Technical Papers

Photovoltaics International Archive
Materials, Photovoltaics International Papers
Thin-film solar cell manufacturing is poised to make a giant leap in scale with the birth of the gigawatt fab. Commercial thin-film plants are typically sized based on the capacity of the production line from the chosen equipment supplier. In most cases, initial investments have been for a single line, typically with an output capacity of no more than 60MWp. This period of initial development has allowed the industry to prove the robustness of the technology and capabilities of the equipment, as well as to understand the significance for the cost-per-watt of key cost drivers such as materials reduction, cell efficiency increases, and productivity. While large-scale manufacturing will positively impact costs, it presents a unique set of challenges for equipment and material suppliers, as well as the engineering and contracting companies tasked with designing, building, equipping and running a facility on this scale. In this paper, we present the insights of two specialty companies in the solar industry. Turner and Townsend, a design and project management consultancy, and Linde, glass manufacturer and gas and chemical company - share their views of the challenges of the gigawatt fab in three dedicated sections.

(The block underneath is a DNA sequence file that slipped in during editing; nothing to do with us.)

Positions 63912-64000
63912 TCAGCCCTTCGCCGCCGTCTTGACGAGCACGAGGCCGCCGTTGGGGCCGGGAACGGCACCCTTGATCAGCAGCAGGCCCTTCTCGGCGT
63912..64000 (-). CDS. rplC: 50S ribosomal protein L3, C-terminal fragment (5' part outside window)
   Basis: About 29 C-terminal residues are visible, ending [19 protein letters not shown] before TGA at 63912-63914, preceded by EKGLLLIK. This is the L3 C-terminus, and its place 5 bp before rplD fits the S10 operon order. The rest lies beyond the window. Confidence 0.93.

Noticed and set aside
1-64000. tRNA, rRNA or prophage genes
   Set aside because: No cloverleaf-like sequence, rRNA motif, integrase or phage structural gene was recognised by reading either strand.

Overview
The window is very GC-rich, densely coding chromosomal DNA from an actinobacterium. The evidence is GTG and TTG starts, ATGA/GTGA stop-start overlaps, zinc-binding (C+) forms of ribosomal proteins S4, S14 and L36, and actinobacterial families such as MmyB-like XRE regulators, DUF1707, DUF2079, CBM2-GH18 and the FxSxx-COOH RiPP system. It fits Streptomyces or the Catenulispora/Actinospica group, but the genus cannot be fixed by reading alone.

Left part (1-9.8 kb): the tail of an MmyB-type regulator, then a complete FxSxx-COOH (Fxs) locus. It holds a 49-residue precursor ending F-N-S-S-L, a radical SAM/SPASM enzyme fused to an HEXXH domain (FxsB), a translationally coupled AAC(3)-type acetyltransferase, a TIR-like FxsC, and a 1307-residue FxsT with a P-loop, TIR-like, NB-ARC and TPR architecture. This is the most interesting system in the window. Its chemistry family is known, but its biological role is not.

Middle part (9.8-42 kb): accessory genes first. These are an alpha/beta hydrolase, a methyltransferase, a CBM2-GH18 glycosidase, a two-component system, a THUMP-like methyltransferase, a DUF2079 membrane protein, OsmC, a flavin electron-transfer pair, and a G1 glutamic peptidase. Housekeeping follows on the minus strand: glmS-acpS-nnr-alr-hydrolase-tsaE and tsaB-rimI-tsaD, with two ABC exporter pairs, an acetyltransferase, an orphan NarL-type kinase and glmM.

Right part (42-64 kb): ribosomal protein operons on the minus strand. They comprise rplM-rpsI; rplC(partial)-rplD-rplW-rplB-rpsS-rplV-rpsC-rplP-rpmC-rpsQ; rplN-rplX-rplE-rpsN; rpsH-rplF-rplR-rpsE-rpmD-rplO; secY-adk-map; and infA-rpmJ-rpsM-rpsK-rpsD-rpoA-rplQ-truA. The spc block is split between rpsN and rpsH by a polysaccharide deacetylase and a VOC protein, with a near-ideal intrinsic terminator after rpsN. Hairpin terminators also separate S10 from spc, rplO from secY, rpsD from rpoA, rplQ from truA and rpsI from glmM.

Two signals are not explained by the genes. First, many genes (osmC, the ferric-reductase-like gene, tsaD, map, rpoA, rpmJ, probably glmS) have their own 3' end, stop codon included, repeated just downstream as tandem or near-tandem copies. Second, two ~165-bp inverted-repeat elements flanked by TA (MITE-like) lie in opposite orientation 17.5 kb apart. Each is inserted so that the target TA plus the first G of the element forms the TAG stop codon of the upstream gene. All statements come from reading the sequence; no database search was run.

Photovoltaics International Archive
Photovoltaics International Papers, Thin Film
Thin-film silicon solar cells are a potentially low-cost alternative to solar cells based on bulk silicon that are commonly used in the industry at the present time. However, a major drawback of the current epitaxial semi-industrial screen-printed cells is that they only achieve an efficiency of about 11-12%. By upgrading their efficiency, this kind of solar cell would become more attractive to the photovoltaic industry. The optimization of the front surface texture by dry texturing based on a fluorine plasma and the introduction of an intermediate porous silicon reflector at the epi/substrate interface (multiple Bragg reflector) has proven to result in an efficiency boost up to about 14%.
Photovoltaics International Archive
Photovoltaics International Papers, Thin Film
Until recently, Solyndra had been one of the stealthiest thin-film photovoltaics operators, its glistening, prominently logoed headquarters building reminding tech-savvy commuters plowing up and down the I.880 corridor near Fremont, CA, of how little they knew about the company. But Solyndra has finally let the sunshine in and come out of the closet — even if it hasn't quite changed some of its stealthy ways. After a well-planned media and analyst rollout, the public knows that for this copper-indium-gallium-(di)selenide (CIGS) thin-film PV manufacturer, the world — or at least its solar-module form factor — is not flat. Like many TFPV purveyors, Solyndra loves glass as a substrate, but the company's meter-long CIGS-coated cylindrical modules look like a fluorescent light-bulb tube, not just another rectangular slab of the smooth stuff.

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